Amy Brandt:|
Yeah. Have they done this with “Dancing with the Stars” yet?

Margaret Fuhrer:
No, it’s so overdue. It’s so overdue. I feel like it’s only a matter of time. I hope!

Amy Brandt:
Bruce Bui, Ballet Memphis’ beloved costume designer, has died at the age of 44. Gretchen Wallert McLennon, Ballet Memphis’ CEO and president, told the Commercial Appeal that Bui had designed at least 50 ballets over 20 years. He was also a huge fixture in Memphis’ drag scene. And apparently he died of a heart attack. So very sad. Big loss for Ballet Memphis.

Margaret Fuhrer:
He was so young. It’s just incredibly sad.

So for our first longer segment today, we want to get into a recent piece that ran in Bloomberg with a very ominous headline: “Broadway Is Coming Back in September. But Can It Stay Open?” And that makes it sound like a Delta variant story, which it is, in large part. I mean, clearly the Delta surge has made Broadway’s reopening process much more complicated and much more fraught—as it has made pretty much everything much more complicated and much more fraught. But this is also a story about which Broadway shows will ultimately be the most vulnerable if ticket sales are lower than anticipated. And they’re not necessarily the shows you’d think.

Amy Brandt:
No, they’re actually the big blockbuster shows, the long-running Phantom of the Opera, Chicago, Lion King, basically because they have been here so long that the majority of their audiences are tourists. And with tourism being down a lot, that presents this conundrum.

Margaret Fuhrer:
Yeah if everybody local has seen them already—the newer shows are going to have an upper hand. They have that novelty appeal that’s going to bring in people from nearby.

Amy Brandt:
Right. Charlotte St. Martin, who is the president of the Broadway League, said that 65% of Broadway’s audience is made up of tourists, so that’s a big chunk.

Margaret Fuhrer:
That’s a huge chunk. Yeah. So Charlotte St. Martin gives a bunch of useful figures in this story. One of them was that if you want to keep your show open, it’s really simple: You have to sell 75% or more of your seats, every single show. And if you go for more than a couple of weeks without hitting that target, most shows have to close. She pointed out that some shows have been able to set aside some of the money they got through the governments’ Shuttered Venue Operators grants, and that there are some tax credit programs that might help shows stay open, but without ticket sales, eventually you’re just toast.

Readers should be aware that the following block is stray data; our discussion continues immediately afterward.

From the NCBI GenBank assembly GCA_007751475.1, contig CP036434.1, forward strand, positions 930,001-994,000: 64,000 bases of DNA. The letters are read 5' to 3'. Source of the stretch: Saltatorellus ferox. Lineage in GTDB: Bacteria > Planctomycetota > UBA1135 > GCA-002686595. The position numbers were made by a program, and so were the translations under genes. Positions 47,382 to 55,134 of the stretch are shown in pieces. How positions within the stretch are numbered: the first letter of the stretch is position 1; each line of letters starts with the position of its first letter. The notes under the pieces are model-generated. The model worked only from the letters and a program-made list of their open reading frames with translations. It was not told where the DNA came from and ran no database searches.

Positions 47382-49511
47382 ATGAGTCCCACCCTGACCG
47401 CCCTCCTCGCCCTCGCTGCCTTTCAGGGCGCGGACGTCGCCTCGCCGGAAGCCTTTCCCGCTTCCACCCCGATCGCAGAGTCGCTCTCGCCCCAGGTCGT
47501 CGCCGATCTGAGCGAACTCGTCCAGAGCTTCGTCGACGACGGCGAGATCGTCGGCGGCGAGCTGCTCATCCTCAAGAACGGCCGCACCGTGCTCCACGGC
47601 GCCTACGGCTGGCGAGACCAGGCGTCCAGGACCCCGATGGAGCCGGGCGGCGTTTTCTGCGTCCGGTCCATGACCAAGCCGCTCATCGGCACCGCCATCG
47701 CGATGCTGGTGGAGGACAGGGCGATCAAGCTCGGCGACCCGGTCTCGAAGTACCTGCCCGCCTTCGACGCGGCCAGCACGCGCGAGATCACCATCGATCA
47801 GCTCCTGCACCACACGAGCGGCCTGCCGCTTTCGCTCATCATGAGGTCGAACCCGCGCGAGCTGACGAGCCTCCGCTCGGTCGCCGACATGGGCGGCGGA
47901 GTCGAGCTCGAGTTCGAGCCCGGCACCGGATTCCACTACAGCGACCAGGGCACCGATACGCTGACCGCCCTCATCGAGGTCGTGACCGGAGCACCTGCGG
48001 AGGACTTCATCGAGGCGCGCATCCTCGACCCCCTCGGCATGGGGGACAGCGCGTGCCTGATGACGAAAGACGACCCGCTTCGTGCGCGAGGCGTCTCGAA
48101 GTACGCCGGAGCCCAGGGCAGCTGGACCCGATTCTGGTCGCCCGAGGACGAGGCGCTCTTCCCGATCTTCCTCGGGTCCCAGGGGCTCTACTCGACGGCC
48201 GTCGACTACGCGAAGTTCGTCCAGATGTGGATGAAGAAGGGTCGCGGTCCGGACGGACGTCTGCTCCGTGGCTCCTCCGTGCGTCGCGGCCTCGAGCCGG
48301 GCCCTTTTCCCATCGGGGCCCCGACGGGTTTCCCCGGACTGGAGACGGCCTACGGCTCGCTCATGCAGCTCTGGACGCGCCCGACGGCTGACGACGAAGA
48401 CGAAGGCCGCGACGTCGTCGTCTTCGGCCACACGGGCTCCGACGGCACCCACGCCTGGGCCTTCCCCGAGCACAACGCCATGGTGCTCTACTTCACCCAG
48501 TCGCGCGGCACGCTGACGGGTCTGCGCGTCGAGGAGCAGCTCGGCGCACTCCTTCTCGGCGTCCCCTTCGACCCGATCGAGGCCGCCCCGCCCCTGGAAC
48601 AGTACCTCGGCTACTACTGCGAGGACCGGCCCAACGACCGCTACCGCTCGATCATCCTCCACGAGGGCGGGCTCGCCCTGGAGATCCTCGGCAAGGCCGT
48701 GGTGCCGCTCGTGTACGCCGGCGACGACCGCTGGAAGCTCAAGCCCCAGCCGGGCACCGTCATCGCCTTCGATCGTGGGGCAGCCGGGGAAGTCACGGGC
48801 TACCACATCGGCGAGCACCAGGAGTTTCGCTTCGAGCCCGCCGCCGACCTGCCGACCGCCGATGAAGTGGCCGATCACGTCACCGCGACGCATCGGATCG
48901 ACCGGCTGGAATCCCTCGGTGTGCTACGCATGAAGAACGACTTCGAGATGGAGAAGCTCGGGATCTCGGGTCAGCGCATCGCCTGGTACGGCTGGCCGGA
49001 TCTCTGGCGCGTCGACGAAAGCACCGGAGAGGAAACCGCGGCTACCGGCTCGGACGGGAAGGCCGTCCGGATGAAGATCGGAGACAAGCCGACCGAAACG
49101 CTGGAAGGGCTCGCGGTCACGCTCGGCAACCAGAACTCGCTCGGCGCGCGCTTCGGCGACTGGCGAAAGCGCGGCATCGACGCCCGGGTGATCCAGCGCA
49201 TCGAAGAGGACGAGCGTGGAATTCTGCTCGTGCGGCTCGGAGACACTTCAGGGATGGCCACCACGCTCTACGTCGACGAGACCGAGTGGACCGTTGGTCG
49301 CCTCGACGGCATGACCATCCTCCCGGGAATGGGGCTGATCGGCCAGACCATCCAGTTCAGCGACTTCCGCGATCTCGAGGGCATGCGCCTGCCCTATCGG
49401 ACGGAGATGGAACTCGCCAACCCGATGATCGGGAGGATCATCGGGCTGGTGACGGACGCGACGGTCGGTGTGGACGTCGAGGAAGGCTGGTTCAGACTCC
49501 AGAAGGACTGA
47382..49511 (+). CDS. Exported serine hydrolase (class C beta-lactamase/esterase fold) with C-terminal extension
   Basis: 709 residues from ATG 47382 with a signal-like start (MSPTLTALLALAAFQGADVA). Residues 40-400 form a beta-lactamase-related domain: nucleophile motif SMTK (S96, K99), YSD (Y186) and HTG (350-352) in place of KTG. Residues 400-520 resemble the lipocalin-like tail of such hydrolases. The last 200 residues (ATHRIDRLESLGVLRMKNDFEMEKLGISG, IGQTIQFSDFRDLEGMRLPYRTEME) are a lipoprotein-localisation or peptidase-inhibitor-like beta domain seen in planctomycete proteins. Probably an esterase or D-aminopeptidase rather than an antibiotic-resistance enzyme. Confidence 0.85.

I also thought it was interesting that this piece pointed out that usually musicals are easier sells because they have big widespread appeal—even if there’s a language barrier, you can still get something out of them. But they’re just larger, slower moving machines than plays are—they require more time to develop and more resources to put on. So they can’t be as nimble in terms of adjusting to or reflecting a particular moment the way that plays can. Like, if you’re hoping to bring in more diverse audiences, which is going to be key to filling houses as we come back—look at the slate of plays opening on Broadway this fall. There are seven new plays by Black playwrights, which is fantastic, and probably going to bring in new and different crowds. But you just don’t see that in the musical slate because it’s just harder to do.

Amy Brandt:
Yeah, and they mentioned in the article that changing the marketing for some of these bigger Broadway shows is really key to surviving this upcoming season, reaching out to those—targeting younger people from different backgrounds, classes, cultures, and getting more creative in how they attract those audiences is going to be really crucial for a lot of these musicals.